Thanks to Gizmodo and Rachel Swaby for the nice piece about the design history of the ThinkPad 700c, and its connection to the recent IBM 100th birthday. You can read the complete article here. It contains lot of of interesting anecdotes and design stories to be enjoyed by all. Believe it or not, I still have a 700c or two in my personal design collection. I may be a bit biased, but I don't think there is a more significant design ever created at IBM. Evahhhh!!!! Keeping it alive, nurturing it, and evolving it has been both an honor and a workout for me. I have a lot of black paint under my fingernails as a daily reminder. Here is my favorite quote from the article: "And kicking it all off was the 700c, the first laptop with an operating system that really worked in a package that people would actually want to carry."  GIZMODO   Tom has clearly adopted the ThinkPad "purposeful evolution" design strategy for his own benefit  The article includes well deserved mention of  both Tom Hardy, the former IBM corporate design manager,  and our ongoing design consultant Richard Sapper, for getting the ThinkPad ball rolling. It's rather incredible how...

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Clean airy lines and striking simplicity dominate I've been very busy lately working on next generation ThinkPad design. So busy in fact, that I've had to take a short break from blogging. Don't worry, more posts are coming from me very soon. Today, however, I learned of the passing of design great David Rowland and feel compelled to give him the mention he deserves. His most notable work is clearly the invention of the 40/4 stacking chair. If you didn't know, the stack efficiency of this design wonder has never been beaten.  Imagine 40 chairs in a stack 4 feet high. The name says it all. Considering it was introduced in 1963, this is really rather amazing. Millions have been sold around the world. All of this, and it's still comfortable and beautiful to look at. The chair is included in the permanent design collection of the MoMA. Well done. The stacking efficiency is stunning I have always admired the work of Rowland dating back to my days at the University of Kansas. I...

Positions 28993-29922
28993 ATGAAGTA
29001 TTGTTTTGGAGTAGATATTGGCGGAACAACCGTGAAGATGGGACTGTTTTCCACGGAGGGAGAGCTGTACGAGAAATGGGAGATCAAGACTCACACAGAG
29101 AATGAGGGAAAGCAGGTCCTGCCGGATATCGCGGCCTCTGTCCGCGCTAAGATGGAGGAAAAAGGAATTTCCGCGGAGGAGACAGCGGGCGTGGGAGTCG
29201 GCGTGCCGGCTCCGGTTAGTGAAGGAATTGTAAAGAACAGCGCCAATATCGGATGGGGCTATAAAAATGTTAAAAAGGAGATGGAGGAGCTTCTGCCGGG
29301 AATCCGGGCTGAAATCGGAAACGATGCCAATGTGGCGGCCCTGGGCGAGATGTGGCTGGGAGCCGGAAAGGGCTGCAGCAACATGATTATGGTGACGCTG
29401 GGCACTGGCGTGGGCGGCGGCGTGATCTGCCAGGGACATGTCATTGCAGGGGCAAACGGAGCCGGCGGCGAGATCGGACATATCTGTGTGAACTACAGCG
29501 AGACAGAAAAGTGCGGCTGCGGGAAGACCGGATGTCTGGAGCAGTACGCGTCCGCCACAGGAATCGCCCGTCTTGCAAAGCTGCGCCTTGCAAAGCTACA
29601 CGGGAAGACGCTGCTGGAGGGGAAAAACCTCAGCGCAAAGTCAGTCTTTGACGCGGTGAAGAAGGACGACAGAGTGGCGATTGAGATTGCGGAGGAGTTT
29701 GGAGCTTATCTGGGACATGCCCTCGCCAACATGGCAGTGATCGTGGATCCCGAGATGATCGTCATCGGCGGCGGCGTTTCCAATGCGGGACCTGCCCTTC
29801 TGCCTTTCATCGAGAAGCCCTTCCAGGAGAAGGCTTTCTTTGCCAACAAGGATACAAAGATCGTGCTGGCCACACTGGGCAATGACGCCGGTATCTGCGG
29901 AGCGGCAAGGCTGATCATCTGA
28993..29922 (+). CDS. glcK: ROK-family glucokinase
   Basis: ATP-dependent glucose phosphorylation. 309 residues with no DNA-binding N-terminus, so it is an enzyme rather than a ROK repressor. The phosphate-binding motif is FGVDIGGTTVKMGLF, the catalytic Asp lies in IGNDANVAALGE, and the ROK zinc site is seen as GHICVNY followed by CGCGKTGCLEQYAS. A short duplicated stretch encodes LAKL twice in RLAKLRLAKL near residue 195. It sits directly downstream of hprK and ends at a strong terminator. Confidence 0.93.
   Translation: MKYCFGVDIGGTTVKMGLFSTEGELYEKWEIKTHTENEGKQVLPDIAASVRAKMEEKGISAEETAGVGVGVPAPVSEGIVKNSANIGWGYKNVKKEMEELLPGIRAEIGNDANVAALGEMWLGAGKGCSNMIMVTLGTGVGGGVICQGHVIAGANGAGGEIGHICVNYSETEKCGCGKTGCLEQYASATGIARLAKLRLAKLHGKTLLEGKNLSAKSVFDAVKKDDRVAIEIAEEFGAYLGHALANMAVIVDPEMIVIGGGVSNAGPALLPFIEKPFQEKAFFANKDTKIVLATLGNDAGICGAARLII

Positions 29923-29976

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Graphical symbols have been used for decades to label knobs, buttons, switches, and of course connectors. This is not just a computer phenomenon. I first became aware of  product related symbols  on my Dad's 1969 Volkswagen Beetle. I'm sure Volkswagen  decided to use symbols for the same reason we do. Symbols are a very cost effective alternative to traditional language.  It's much more expensive to create  country unique models with translated nomencalture.  The ISO has been the governing body for such matters for as long as I can remember. ISO is an acronym  for the International Standards Organization.  They have standards for almost anything imaginable, including symbols. Designers are certainly not strangers to the world of symbols. I would guess that nearly every designer has been pressed into service during their career to design a symbol or two. I've certainly designed my share. The one I designed that has achieved the most notoriety is clearly the symbol for ethernet. This appears on pretty much every personal computer in the world to label the ethernet port. I never imagined it would achieve this level of fame when I worked on this back in 1989 with my old IBM collegues Lou Behrens and Win Miller. It was first used on a link protocol converter,  if you know what that is.     Symbols for local...